This week in Parenthesis, we laugh at Mom-101’s common search term roundup, go on a family vacation with Mike Adamick, envy Karen Walrond her (forced) opportunity to unplug — and more.
Mind the gap
Perhaps it’s because of the proliferation of depressing and downright chilling news items lately — but a little bit of lightness can go a long way. That’s what blogger Casey Carey-Brown found out recently when her 3-year-old daughter’s beloved stuffed animal, Nummy, was saved from an oncoming train. Not only was Carey-Brown delighted to report the generous actions of the Boston railway worker who pulled Nummy to safety — but news outlets across the country quickly seized on the incident as an inspiring bit of good news. Carey-Brown’s daughter, Roozle, was surely delighted to get her Nummy back; readers worldwide were thankful to share in their happy reunion, too.
There’s no such thing as “over it”
Rage Against The Minivan guest blogger Alyssa has one lesson for people whose friends or loved ones have experienced the death of a child: “not talking about it doesn’t help.”
There are plenty of ways to help people who are mourning — for instance, by talking about the loss, and helping to observe birthdays and special anniversaries — and there are also many ways to put your foot in your mouth. But there is one thing you should absolutely avoid above all else: silence. “If you don’t know what to say, then say, ‘I don’t know what to say.’”
When it comes to sensitivity, Heather Spohr adds, older doesn’t necessarily equal wiser. The 6-year-old daughter of one of Spohr’s friends has never shied away from talking about Maddie, Heather’s daughter who passed away in 2009, and her thoughtfulness means the world.
Sometimes, it takes an act of God (however small) to force us to unplug — and when that happens, it can be a blessing. Karen Walrond recently had to part with her computer while it was being repaired, and “in my laptop’s absence,” she writes, “I’ve learned how tied to the thing I’ve become.” She approaches life sans computer with glee:
Instead of working or mindlessly surfing the web at nights this week, I’ve been journaling, or reading, or otherwise occupying myself in a non-digital way. As a result, I find myself much calmer than usual by the time I go to bed at night, and I greet my workday far more eagerly in the morning that I had been doing.
In the comments, Kristen Howerton remarks that a similar experience left her feeling “liberated” -– although she snapped back to her “old ways” immediately when the computer was fixed.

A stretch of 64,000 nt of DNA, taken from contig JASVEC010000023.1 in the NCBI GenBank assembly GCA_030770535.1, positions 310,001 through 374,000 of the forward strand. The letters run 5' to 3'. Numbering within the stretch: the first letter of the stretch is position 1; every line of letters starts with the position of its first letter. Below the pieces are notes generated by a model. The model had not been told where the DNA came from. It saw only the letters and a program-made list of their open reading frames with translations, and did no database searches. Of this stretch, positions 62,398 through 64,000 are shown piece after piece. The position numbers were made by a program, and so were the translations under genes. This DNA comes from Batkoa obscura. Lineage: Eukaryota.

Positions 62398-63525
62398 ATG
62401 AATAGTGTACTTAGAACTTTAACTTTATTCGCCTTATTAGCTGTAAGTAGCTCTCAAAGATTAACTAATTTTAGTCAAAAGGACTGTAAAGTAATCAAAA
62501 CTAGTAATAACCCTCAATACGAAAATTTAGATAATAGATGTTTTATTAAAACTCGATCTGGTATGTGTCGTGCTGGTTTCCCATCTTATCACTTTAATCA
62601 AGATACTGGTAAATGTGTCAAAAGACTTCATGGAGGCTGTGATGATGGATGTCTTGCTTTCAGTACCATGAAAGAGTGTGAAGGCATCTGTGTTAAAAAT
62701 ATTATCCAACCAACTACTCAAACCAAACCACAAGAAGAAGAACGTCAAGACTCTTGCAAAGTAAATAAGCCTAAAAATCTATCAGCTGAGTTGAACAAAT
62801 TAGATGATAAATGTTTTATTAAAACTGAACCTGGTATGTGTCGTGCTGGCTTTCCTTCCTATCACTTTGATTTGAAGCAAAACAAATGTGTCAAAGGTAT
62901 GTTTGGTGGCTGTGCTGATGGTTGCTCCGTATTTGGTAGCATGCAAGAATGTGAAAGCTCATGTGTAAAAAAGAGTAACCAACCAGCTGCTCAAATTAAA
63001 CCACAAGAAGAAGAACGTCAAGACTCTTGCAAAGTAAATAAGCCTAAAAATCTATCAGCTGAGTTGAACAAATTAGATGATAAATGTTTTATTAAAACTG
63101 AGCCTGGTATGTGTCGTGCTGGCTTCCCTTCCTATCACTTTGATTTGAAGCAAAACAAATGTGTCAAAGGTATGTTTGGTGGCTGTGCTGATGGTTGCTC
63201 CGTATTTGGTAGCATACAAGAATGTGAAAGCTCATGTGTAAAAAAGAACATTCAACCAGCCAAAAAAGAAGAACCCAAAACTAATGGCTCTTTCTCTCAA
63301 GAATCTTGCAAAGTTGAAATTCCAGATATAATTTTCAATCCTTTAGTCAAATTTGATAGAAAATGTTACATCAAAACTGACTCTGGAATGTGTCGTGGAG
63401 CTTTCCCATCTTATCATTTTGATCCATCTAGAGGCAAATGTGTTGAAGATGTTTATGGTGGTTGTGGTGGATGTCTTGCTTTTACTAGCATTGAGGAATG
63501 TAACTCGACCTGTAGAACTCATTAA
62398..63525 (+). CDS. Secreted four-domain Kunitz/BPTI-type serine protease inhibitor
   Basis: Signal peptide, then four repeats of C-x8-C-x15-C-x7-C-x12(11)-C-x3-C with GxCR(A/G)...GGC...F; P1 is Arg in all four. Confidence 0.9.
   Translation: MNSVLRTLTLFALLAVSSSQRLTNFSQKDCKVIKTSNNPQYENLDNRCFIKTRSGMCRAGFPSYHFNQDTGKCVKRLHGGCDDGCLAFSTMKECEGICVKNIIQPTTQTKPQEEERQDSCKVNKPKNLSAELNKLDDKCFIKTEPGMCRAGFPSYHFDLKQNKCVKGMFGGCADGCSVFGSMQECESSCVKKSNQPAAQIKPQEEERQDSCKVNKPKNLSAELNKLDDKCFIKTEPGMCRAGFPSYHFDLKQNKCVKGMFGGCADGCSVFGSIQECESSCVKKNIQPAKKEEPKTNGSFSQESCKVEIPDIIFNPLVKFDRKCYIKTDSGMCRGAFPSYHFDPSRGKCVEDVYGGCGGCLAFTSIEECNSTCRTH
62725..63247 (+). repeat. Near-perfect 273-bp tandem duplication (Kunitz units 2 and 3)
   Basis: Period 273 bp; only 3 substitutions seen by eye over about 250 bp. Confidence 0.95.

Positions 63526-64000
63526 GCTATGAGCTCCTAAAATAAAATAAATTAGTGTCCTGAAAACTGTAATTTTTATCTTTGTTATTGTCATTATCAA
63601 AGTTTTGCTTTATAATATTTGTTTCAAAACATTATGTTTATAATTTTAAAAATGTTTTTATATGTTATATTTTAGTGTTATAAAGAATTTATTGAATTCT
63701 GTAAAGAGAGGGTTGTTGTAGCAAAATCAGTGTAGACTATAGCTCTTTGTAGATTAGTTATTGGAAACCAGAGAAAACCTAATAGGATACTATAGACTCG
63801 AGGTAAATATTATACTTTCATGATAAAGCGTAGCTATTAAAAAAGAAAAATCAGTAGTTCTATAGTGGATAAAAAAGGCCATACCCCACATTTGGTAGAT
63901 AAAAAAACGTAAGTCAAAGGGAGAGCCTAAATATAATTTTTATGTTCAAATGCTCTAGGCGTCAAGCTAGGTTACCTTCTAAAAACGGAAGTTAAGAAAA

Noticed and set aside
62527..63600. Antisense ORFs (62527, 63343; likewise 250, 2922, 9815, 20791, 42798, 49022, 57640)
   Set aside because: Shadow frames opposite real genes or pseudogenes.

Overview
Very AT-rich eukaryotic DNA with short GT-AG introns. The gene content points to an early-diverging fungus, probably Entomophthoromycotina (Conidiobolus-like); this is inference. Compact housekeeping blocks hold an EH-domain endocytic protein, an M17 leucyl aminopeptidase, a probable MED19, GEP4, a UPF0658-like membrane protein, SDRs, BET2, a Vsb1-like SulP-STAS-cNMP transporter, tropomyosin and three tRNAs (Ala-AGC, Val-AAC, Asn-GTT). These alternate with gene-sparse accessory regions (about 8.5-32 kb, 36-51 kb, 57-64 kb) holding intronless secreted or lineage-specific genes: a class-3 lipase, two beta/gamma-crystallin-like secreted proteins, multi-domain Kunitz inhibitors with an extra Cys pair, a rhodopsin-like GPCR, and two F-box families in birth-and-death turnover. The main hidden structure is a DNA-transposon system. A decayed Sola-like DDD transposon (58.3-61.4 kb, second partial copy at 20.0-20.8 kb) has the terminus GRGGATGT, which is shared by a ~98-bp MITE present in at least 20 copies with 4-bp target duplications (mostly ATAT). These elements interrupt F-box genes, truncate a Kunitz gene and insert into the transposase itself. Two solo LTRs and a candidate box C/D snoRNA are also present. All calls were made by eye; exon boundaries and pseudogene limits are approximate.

Seek and you will find. Maybe.
What draws readers to a particular blog or website? Maybe they’re regulars who enjoy following familiar characters and storylines. Maybe they’ve been referred by a friend. Or maybe they went to Google with a specific question, looking for answers out in the wilds of the web. When you’re a blogger, the fun part of this game is playing it backwards — looking up what people searched to get to you.
Not for the first time, Liz Gumbinner of Mom-101 has published some of the more, err, unconventional terms that brought readers to her blog over the past year. Nearly all of them are laugh-out-loud funny, but here are a few highlights:
My husband puts acdc up loud in car and I’m pregnant now
susan how many children do she has
baby shower my cankles in hells photo
i don’t wear underwear
something i can put on twitter
Finally, as summer begins, settle into a vacation tale so genuine it will make you feel as though you’ve actually been away yourself. A quick escape without all the bother of planning, packing and entertaining kids –- what could be more refreshing? Mike Adamick does all the work for you with this post, and its sweet ending — like the conclusion of a perfect family trip — will likely cue a contented sigh:
A clerical oversight, a misheard question, puppies in a box, a Jeep that leaked water just after we changed for a nice dinner, we packed them up and took them home, keeping them as a form of souvenirs. … By the time we got home, we were already calling it the best vacation yet.
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